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Haiti's gangs erupt again after vigilante movement wanes. Can Kenya stop it?

Haitians displaced by armed gangs from their homes in the Tabarre neighborhood take refuge outside the U.S. embassy in Port-au-Prince, Haiti, Tuesday, July 25, 2023.
Odelyn Joseph
/
AP
Haitians displaced by armed gangs from their homes in the Tabarre neighborhood take refuge outside the U.S. embassy in Port-au-Prince, Haiti, Tuesday, July 25, 2023.

In recent days, Haiti’s violence and insecurity nightmare has gone from bad to worse — even forcing the evacuation of the U.S. embassy there — and Haitians are even skeptical about the one piece of good news the country just received: Kenya's readiness to lead a multinational police assistance force.

This month, there had been a sense of guarded optimism in Haiti after some of the warring gangs that control much of the country agreed to a truce. But it turns out no peace pact was agreed to by several other gangs in several other parts of Haiti and especially the capital, Port-au-Prince — including the city's Tabarre district, where the U.S. embassy is located.

Gang violence erupted there last week, forcing many Haitians to flee their homes and take refuge at the embassy — but the violence simply followed them there. Now the U.S. has ordered all non-emergency personnel out of Haiti and issued an advisory for Americans not to travel to the country. (Haitians have also criticized the Haitian national police force's removal of the Tabarre refugees from the embassy grounds.)

Gang kidnappings are also spiking again — including the abductions of journalists and, over the weekend, a U.S. nurse and her child while she was working for a Christian NGO.

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Farah Larrieux, a Haitian-American communications specialist in Miami who was once a journalist in Haiti, pointed out, as many in Haiti have, that a big reason for the sudden security collapse is that the gangs feel emboldened again now that a broad and bloody citizens vigilante movement that rose up against them earlier this year has died down.

“And now the gangs have reorganized themselves, and I think it's a situation of revenge that’s going on now," said Larrieux.

"Things are getting more severe because of it, and there are reports of people just disappearing without their families even receiving ransom phone calls” as was the case in the past.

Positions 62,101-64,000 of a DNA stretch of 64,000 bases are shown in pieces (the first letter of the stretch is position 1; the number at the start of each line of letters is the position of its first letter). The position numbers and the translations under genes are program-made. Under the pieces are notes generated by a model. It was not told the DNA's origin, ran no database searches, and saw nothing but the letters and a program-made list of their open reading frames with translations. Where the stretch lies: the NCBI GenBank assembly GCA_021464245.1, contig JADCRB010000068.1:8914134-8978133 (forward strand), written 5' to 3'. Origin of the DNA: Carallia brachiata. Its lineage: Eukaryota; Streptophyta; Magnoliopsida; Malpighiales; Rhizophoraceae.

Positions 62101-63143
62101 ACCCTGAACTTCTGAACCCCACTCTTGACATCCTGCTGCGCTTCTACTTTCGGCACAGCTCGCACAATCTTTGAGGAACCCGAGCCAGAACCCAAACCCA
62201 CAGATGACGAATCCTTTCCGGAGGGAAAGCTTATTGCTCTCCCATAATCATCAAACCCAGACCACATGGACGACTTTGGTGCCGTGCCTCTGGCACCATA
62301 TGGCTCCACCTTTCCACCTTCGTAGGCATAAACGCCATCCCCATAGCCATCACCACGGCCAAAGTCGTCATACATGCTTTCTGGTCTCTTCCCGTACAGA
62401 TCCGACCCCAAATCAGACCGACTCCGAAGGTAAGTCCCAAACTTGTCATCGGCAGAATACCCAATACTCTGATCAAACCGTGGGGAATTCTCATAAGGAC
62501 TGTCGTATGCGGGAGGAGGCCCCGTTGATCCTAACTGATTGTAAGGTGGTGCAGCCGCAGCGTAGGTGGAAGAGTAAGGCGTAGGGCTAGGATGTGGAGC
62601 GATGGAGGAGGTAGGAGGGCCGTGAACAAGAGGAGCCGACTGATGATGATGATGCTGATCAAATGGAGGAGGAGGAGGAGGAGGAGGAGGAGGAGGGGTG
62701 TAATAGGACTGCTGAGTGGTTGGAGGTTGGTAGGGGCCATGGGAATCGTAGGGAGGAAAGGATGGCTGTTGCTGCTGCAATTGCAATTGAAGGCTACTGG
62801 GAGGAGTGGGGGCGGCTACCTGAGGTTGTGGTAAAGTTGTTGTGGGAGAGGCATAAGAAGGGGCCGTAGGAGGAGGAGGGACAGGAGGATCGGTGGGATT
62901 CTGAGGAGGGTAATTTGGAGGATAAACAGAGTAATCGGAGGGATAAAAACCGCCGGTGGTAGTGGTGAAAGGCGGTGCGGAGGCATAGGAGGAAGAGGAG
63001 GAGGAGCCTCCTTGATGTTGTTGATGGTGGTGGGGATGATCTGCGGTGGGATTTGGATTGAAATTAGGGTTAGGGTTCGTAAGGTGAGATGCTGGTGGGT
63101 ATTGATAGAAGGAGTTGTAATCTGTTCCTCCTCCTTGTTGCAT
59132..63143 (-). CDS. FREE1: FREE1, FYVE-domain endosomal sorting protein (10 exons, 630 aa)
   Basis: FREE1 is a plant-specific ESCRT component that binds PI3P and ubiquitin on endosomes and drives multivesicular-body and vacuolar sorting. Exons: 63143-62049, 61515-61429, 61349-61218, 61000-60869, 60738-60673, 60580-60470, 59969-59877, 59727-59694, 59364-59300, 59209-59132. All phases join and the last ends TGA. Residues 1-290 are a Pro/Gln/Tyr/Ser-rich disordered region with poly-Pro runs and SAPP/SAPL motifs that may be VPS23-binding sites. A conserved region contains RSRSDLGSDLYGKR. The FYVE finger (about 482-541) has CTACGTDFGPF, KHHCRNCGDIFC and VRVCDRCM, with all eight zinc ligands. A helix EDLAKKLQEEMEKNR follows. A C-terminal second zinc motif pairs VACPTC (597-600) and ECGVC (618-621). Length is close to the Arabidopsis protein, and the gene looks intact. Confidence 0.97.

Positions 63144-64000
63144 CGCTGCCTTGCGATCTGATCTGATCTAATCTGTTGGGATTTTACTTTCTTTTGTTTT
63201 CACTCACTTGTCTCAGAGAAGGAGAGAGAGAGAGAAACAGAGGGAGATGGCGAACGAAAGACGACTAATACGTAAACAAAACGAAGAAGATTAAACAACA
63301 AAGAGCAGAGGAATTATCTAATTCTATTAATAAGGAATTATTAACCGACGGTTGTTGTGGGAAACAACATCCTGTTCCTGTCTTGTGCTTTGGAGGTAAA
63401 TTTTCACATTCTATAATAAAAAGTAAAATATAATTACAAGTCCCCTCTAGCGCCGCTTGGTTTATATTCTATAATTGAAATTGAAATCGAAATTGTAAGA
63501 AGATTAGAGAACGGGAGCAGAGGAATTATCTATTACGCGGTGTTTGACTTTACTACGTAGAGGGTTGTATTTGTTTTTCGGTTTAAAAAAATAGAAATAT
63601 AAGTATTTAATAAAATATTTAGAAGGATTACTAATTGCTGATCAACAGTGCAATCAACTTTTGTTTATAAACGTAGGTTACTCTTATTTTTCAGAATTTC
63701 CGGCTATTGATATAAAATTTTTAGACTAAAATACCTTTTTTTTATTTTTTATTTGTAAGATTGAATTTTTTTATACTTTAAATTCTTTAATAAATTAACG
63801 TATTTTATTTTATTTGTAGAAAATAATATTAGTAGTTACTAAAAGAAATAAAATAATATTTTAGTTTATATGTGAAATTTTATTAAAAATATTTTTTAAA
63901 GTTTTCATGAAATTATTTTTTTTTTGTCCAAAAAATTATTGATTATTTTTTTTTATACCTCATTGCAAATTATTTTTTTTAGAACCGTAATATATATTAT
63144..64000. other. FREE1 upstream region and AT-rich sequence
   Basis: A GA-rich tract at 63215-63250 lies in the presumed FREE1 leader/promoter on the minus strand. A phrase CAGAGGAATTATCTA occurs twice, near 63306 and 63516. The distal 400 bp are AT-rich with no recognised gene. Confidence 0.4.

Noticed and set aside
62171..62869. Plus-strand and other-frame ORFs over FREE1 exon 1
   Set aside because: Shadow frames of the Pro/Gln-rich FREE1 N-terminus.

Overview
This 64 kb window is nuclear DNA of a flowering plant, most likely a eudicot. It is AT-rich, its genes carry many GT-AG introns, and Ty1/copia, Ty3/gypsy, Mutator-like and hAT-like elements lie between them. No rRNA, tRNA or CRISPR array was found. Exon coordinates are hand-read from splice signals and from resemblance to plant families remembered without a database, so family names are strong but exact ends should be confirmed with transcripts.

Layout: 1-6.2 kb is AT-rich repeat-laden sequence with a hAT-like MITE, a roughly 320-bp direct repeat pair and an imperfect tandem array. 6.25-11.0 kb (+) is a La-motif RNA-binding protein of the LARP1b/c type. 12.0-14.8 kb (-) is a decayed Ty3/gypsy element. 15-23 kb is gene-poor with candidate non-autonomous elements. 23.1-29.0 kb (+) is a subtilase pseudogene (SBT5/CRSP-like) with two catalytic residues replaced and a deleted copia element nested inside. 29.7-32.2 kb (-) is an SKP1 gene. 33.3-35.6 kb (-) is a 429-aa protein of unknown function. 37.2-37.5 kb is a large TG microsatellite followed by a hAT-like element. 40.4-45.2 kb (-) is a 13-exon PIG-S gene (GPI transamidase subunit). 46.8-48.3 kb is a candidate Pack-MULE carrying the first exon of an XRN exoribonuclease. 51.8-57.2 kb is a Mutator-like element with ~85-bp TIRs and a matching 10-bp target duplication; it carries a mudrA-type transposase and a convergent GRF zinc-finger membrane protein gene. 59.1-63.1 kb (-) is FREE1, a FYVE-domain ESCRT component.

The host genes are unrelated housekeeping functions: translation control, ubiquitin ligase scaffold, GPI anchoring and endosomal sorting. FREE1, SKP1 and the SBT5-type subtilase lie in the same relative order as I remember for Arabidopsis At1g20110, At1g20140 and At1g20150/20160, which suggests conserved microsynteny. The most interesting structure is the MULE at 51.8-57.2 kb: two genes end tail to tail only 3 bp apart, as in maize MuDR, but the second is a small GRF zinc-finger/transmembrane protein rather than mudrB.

There was encouraging news over the weekend, though, when Kenya announced it was "ready" to lead a multinational force, urged by the U.N., to help Haiti’s overwhelmed police.

But Haitians like attorney Samuel Madistin — who heads the human rights nonprofit Fondasyon Je Klere in Port-au-Prince — tell WLRN they feel a larger international effort is still needed.

“The Kenya plan can’t resolve the problem," said Madistin.

"It might be a first small step. But given how serious the crisis is, and how the police and the government can't and don't anything to stop it, we need a more sustainable solution to reinforce our national forces for the struggle against the gangs.”

Many Haitians feel the U.S. should assume a larger role to shore up Haiti's public security so the country can hold long overdue elections and reactivate a government that is largely collapsed and non-existent. But while the Biden Administration supports the idea of the sort of multinational effort Kenya says it will lead, the U.S. so far will not commit its own personnel to it.

A large share of Haitians also want Haiti's interim prime minister, Ariel Henry, to step down — and the U.S. to drop its support for him.

At a U.S. Senate Foreign Relations Subcommittee hearing last week on the international response to the crisis in Haiti, Sen. Marco Rubio, R-Fla., said he could not recall a deeper crisis for Haiti and its people.

"Haiti right now is a complete disaster," he said. "Despite Haiti's long history of problems and challenges, this is probably as bad as it's been in a long time."

“It's an unfair question in many cases, but what is the Biden administration's plan or view of what the solution here is?" said Rubio. "This is not a blame assignment."

He added: "This is a testament to the intricacy of this problem, how difficult it is. What's the way forward? Because it is having an impact on the United States. This is not halfway around the world. This, as I said, is not far from Florida and the southeast United States."

Tim Padgett is the Americas Editor for WLRN, covering Latin America, the Caribbean and their key relationship with South Florida. Contact Tim at tpadgett@wlrnnews.org
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